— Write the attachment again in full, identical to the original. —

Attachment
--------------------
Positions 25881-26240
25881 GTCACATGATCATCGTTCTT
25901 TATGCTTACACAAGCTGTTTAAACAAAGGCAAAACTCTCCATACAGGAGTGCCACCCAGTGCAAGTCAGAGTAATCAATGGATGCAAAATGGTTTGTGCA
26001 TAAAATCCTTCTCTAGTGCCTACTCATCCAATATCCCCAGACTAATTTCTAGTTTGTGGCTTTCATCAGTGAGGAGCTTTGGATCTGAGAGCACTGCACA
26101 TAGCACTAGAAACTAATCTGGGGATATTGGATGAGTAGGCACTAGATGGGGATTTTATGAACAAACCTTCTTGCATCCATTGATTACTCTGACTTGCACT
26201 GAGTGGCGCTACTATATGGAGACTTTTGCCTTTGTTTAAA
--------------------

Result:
Positions 25881-26240
25881 GTCACATGATCATCGTTCTT
25901 TATGCTTACACAAGCTGTTTAAACAAAGGCAAAACTCTCCATACAGGAGTGCCACCCAGTGCAAGTCAGAGTAATCAATGGATGCAAAATGGTTTGTGCA
26001 TAAAATCCTTCTCTAGTGCCTACTCATCCAATATCCCCAGACTAATTTCTAGTTTGTGGCTTTCATCAGTGAGGAGCTTTGGATCTGAGAGCACTGCACA
26101 TAGCACTAGAAACTAATCTGGGGATATTGGATGAGTAGGCACTAGATGGGGATTTTATGAACAAACCTTCTTGCATCCATTGATTACTCTGACTTGCACT
26201 GAGTGGCGCTACTATATGGAGACTTTTGCCTTTGTTTAAA